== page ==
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SERVIR produces maps to support efforts against locust outbreak in Eastern Africa

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SERVIR, a joint program between NASA and the U.S. Agency for International Development (USAID), has partnered with relief organizations and the United Nations, to produce maps that could explain locust behavior. The maps provide useful information on environmental conditions, such as soil moisture and vegetation, that can influence locust life cycles. By identifying the potential conditions under which the locusts hatch and grow, these maps can help governments keep track of the locust swarms, create forecasts of where and how much longer locust outbreaks might occur, as well as prevent other locust infestations from happening.

SERVIR, whose aim is to use satellite images to improve environmental policies in developing nations, has developed a map that shows the average soil moisture over eastern Africa from 14 to 20 January 2020, when the locust invasion started. The map was developed using data collected from the Cyclone Global Navigation Satellite System (CYGNSS) micro-satellites and combined it with the model-based Land Information System. CYGNESS measures data using a technique called scatterometry, which involves a radar instrument aboard a satellite that sends a signal to the ground, and measures the signal strength reflected back to it. Although CYGNSS measures primarily ocean surface winds, it has also been used to successfully measure land surface conditions, such as changes in hydrologic variables like near-surface soil moisture, flood inundation, and wetland extent.

Learning about soil moisture is useful in preventing locust infestations. Since adult locusts are hard to track because they can fly 50 to 150 kilometers in a single day, scientists need to target locust eggs and young locusts, which are less mobile and make easier targets. Locusts breed in wet, warm and sandy locations, usually when the soil is moist down to 5-10 centimeters below the surface. Pinpointing potential breeding locations is important to take early actions. Breeding spots can then be sprayed with pesticides to stop the locust population from growing out of control.

NASA researchers have also developed another map that depicts changes in green vegetation across eastern Africa between 15 December 2019 and 15 March 2020. The map uses data collected by the Moderate Resolution Imaging Spectroradiometer (MODIS) on NASA’s Terra satellite. MODIS calculates the Normalized Difference Vegetation Index (NDVI), which measures the health and greenness of vegetation and crops based on how much red and near-infrared light it reflects. Healthy vegetation with lots of chlorophyll reflects more near-infrared light and less visible light.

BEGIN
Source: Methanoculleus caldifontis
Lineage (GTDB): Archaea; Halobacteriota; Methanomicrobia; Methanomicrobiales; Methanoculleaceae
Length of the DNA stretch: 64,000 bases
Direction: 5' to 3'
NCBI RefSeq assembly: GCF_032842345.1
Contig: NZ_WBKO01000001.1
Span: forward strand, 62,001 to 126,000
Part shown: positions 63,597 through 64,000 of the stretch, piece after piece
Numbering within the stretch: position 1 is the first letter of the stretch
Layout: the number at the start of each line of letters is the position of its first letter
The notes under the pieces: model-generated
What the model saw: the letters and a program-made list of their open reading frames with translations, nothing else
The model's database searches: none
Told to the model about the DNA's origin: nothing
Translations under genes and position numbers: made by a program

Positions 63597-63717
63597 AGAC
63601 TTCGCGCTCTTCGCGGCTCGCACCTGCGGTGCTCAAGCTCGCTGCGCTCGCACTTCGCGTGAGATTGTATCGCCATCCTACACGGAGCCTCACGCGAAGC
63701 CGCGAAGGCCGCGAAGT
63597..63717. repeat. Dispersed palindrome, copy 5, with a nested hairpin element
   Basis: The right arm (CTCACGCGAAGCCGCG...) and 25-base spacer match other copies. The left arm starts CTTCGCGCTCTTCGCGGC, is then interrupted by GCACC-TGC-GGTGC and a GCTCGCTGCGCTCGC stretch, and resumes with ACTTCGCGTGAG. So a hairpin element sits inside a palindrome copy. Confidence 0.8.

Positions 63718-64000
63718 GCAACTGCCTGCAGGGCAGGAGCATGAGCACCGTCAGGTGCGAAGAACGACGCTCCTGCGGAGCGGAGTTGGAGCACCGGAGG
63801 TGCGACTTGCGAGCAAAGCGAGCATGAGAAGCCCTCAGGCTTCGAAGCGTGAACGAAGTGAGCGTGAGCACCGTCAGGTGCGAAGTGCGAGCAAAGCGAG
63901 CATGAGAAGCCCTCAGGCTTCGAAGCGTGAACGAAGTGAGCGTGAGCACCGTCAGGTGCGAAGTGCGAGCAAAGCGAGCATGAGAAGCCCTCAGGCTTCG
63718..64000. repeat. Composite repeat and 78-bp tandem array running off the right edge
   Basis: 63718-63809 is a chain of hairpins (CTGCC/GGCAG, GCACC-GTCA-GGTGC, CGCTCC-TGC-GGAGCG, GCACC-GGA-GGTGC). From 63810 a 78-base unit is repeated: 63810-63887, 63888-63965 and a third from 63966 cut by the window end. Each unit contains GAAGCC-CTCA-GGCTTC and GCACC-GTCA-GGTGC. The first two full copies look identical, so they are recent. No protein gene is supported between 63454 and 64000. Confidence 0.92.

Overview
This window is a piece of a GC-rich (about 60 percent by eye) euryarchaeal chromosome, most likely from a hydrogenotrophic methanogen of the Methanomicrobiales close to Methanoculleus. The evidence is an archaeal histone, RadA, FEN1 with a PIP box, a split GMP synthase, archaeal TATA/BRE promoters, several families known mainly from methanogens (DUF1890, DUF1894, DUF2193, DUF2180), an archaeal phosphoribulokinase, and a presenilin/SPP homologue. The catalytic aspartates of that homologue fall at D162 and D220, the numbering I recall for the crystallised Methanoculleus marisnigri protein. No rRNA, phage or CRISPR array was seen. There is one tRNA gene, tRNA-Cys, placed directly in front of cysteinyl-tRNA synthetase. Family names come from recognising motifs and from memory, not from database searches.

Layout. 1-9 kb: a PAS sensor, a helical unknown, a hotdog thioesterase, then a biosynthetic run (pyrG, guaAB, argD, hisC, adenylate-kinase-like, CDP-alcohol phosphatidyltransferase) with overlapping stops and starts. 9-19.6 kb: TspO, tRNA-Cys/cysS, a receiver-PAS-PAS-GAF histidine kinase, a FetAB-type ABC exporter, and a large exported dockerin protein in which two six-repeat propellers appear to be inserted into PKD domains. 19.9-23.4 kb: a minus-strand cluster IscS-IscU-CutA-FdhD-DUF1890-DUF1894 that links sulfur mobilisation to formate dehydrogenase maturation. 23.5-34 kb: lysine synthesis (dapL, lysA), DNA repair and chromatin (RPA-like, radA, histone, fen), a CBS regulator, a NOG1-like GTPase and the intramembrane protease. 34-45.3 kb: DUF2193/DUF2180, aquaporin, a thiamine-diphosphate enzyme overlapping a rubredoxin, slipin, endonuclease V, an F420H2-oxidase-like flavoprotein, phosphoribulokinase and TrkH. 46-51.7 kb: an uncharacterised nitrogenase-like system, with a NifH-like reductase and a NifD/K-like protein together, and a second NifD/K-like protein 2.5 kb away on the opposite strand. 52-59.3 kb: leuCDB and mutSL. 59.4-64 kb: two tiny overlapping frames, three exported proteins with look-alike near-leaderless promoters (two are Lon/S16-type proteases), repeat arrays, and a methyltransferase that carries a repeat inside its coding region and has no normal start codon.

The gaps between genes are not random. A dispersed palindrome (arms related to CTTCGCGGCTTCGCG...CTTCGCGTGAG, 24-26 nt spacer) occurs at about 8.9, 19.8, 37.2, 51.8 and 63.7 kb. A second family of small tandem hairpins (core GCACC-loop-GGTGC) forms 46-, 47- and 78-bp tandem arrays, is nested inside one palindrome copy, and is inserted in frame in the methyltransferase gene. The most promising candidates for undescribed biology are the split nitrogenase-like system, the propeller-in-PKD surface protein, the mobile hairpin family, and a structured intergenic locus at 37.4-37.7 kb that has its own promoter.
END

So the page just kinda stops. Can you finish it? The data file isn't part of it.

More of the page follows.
This map provides useful information that can explain the behavior of locusts. After locusts lay the eggs and hatch, they start looking for vegetation to feed on. They migrate, looking for more to eat, and then start multiplying. Pinpointing green vegetation near potential breeding locations is important because it will show where locusts will grow and migrate to. The map shows that the vegetation across the Horn of Africa is much greener than average years, since, between October and December 2019, eastern Africa received up to four times more rainfall than average, making it one of the wettest seasons in four decades. The situation is expected to worsen in the coming months with the long rainy season approaching.

These two maps and new satellite datasets produced by NASA will provide useful insights that will help governments keep track of the locust swarms, assess the damage already caused, create forecasts of where and how much longer locust outbreaks might occur, as well as find a strategy to prevent large-scale infestations.

Locusts are voracious insects as a single one of them can easily consume their body weight in vegetation in one day. A small swarm, which compromised 40 million locusts, can devour as much food as 35,000 people. In one day, a small swarm can jeopardize a farmer’s livelihood. Traveling locust swarms are common in Africa, southern Asia, and the Middle East. However, the insect population started growing dramatically in December 2019. Kenya, which is experiencing the worst locust even in 70 years, is the most affected country. As of January 2020, at least 70,000 hectares (173,000 acres) of cropland were compromised. In February, the swarms spread to ten countries in eastern Africa, decimating farmland and threatening food supplies for millions of people.

To read more about the current locust situation in Africa, please visit the Desert Locust Information Service of the Food and Agriculture Organization (FAO) of the United Nations. For more information about monitoring locust outbreaks with satellites, see locust monitoring.